On July 16, 2014, the Uniform Law Commission adopted the Uniform Voidable Transactions Act of 2014 (the “UVTA”), which is designed to replace the Uniform Fraudulent Transfers Act (the “Act”), a uniform body of “fraudulent transfer law” available for revision and enactment on a state-by-state basis.

The substantive revisions made by the UTVA to the Act are important but relatively few.  Among the more relevant revisions are: (i) a change in the title and body of the Act from “fraudulent” to “voidable;” (ii) a change in the title and body of the Act from “transfers” to “transactions;” and (iii) a change of the term “fraudulent” in the body of the Act to “voidable.”  The UTVA thus recognizes the substantive legal differences between a fraud on the one hand, and a fraudulent transfer on the other hand.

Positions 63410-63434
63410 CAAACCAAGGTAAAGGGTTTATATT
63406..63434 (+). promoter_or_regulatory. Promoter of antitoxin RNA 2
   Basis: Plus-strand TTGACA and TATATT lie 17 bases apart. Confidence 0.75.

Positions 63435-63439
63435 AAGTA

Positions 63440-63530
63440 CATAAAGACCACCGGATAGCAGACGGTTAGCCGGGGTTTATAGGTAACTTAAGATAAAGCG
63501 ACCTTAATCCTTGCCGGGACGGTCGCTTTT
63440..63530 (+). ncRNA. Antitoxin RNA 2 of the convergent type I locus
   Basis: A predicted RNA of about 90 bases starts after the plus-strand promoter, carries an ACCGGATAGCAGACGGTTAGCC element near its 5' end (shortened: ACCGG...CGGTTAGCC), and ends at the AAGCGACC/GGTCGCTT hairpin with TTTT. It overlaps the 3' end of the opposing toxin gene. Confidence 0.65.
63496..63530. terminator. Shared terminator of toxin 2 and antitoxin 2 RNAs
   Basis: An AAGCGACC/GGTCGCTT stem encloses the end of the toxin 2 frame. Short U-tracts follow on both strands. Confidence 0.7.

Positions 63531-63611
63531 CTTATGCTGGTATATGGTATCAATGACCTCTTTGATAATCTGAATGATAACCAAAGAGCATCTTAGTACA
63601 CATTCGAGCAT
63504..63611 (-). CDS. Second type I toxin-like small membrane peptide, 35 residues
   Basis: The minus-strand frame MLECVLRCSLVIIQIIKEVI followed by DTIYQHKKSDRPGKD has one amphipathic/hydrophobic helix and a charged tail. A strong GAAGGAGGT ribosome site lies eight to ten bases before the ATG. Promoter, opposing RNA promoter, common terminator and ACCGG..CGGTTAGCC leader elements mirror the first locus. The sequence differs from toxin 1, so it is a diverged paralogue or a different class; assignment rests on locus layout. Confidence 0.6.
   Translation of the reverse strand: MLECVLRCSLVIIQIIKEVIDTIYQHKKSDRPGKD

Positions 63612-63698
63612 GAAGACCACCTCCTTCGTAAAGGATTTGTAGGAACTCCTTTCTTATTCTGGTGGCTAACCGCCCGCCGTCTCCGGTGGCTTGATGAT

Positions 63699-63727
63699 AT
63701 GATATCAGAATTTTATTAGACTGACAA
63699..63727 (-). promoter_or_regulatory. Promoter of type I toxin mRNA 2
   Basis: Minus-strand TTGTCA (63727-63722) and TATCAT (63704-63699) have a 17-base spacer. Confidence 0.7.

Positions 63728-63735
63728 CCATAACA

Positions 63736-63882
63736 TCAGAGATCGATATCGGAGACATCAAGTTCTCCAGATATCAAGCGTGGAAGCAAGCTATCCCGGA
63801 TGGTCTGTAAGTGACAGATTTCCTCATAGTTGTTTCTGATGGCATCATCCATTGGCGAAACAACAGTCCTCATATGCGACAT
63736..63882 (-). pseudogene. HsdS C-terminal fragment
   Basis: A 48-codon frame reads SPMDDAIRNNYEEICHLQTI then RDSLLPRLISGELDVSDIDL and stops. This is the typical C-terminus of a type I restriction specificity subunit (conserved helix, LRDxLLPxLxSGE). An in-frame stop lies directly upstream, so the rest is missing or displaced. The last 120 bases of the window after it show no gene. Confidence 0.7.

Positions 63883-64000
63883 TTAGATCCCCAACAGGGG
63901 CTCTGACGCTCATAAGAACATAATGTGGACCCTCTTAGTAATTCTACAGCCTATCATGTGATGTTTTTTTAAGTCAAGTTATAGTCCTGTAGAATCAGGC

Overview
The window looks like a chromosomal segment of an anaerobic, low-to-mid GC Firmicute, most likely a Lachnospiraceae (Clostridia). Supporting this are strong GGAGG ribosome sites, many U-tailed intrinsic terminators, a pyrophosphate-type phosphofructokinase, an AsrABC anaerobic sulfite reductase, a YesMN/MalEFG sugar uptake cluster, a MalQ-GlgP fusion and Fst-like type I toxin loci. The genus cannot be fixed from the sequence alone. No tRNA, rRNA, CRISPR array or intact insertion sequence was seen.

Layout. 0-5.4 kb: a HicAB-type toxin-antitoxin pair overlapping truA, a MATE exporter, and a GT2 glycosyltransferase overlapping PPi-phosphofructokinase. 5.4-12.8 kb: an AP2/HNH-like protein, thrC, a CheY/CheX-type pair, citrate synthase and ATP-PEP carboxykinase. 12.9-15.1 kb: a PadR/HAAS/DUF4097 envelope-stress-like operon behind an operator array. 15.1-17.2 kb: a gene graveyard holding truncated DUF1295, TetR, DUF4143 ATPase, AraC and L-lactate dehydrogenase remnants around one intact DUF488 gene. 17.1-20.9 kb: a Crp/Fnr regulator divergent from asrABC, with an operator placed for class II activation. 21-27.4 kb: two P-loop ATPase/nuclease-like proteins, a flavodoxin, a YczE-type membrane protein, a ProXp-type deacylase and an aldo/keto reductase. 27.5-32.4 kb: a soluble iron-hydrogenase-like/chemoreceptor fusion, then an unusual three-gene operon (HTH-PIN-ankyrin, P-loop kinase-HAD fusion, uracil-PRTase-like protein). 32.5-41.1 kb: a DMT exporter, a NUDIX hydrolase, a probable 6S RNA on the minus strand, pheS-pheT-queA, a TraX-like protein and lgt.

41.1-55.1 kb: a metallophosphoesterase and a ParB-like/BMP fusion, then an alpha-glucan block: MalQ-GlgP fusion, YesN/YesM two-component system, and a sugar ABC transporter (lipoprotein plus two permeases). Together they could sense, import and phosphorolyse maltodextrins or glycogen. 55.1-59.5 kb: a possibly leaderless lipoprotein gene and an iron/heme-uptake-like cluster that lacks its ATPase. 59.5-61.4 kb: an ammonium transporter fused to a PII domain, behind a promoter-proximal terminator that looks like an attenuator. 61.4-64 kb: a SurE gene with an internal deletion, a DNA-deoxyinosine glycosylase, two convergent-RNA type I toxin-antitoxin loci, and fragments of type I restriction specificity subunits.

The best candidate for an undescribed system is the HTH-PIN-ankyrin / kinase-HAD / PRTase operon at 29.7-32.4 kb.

These wording changes are key and will hopefully serve to clarify that the purpose of the Act is remedial in nature, to provide a remedy for claimants and creditors prejudiced by a “voidable transaction,” as opposed to providing a basis for a fraud claim against a debtor/transferor. 

-Barry Engel